Zisha Breitbart, the Hebrew “Iron King,” was a front-page sensation in the post-World War I era. He had a striking physical presence, yet projected a gentle, almost feminine persona; often he was compared to the silent film idol Rudolph Valentino. And like mild-mannered Clark Kent, he was not afraid to show his soft side; he famously confessed to newspaper columnists that when walking on dirt roads, he would try not to step on worms. Breitbart had a studious side too, waxing with pride about his library of 2,000 books on ancient Roman history. Moreover, he was deeply proud of his Jewish faith, speaking glowingly in Yiddish of the Zionist enterprise in Palestine and recreating the archiac imagery of the Biblical Samson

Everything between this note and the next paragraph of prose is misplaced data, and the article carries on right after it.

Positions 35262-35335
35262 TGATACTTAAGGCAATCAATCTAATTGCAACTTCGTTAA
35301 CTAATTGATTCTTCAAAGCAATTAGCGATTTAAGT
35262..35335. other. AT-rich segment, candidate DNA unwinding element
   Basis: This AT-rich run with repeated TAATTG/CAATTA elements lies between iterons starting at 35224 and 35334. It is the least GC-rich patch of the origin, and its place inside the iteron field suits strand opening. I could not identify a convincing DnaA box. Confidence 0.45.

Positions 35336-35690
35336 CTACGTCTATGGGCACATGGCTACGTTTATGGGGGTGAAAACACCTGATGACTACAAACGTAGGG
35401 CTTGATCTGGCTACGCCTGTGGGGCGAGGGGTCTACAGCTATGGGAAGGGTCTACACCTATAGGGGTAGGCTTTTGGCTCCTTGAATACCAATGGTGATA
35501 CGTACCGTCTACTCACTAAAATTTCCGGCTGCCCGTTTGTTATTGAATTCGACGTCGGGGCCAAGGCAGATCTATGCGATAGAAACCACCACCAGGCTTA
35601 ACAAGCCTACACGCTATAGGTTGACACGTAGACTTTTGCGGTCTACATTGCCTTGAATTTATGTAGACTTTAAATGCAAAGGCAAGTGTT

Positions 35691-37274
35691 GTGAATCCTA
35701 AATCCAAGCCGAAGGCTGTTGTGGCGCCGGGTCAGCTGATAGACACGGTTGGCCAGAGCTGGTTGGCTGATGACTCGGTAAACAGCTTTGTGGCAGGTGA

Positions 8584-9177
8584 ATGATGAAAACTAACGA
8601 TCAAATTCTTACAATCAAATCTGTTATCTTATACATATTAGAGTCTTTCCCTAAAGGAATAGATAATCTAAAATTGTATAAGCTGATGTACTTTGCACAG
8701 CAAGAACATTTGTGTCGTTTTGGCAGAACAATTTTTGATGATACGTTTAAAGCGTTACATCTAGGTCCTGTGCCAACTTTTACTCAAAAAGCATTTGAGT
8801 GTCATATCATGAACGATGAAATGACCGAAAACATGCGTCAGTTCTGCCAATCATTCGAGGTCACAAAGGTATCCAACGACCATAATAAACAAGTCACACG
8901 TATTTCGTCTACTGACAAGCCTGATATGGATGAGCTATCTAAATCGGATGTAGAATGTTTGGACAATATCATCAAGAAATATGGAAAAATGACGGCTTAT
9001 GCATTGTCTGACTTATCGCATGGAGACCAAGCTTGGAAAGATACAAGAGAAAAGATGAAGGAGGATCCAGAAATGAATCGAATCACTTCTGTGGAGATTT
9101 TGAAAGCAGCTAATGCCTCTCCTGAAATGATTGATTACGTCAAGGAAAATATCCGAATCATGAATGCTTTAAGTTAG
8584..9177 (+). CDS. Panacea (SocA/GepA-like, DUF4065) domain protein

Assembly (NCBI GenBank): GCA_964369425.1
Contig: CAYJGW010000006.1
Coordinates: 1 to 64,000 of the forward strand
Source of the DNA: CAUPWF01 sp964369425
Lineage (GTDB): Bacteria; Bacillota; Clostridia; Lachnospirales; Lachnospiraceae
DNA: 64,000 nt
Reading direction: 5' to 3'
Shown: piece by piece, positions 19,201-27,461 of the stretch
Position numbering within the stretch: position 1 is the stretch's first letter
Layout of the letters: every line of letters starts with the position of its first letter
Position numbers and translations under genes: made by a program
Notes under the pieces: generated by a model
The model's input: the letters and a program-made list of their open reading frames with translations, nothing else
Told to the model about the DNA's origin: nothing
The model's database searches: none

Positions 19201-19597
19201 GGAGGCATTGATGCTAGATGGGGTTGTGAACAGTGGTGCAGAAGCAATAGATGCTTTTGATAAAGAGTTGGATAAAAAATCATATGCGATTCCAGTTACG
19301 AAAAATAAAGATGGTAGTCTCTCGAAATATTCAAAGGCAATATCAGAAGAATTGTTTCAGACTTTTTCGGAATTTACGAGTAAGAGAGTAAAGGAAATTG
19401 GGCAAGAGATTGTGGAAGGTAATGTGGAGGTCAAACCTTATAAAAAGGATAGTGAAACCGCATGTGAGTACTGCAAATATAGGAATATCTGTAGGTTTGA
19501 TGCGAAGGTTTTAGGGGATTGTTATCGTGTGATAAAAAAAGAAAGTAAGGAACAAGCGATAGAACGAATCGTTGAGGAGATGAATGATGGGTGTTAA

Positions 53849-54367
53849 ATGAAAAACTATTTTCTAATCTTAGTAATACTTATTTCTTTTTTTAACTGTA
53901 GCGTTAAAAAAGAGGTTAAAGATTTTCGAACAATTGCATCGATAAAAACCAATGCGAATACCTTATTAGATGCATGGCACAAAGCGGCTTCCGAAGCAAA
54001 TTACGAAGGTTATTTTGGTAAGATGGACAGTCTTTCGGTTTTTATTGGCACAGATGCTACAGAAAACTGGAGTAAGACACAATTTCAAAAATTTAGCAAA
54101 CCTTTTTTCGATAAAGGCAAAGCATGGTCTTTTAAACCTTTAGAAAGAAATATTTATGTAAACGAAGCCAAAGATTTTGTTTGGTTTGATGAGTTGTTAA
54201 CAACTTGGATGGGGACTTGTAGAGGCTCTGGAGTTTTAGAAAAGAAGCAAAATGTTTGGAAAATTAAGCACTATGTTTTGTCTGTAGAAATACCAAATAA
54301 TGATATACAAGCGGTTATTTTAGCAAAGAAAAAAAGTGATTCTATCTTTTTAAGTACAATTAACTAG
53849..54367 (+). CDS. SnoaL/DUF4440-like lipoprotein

and Hebrew gladiators.

Origins of the Modern Samson

Born in 1883 and raised in Starovitch,the rough-and-tumble proletarian quarter of Lodz, Poland, Zisha (Siegmund or Sigmund in German) Breitbart learned to humble local antisemites through brute strength. At 13 he quit training as a blacksmith and joined a Jewish circus that passed through the city. Soon he had developed a reputation as a powerful and inventive showman. His early stunts included having railroad workers drive sledgehammers onto tombstones laid on his chest; wrestling fairground bears; and being buried in airless coffins. Always, he emerged unharmed, much to his audience’s astonishment.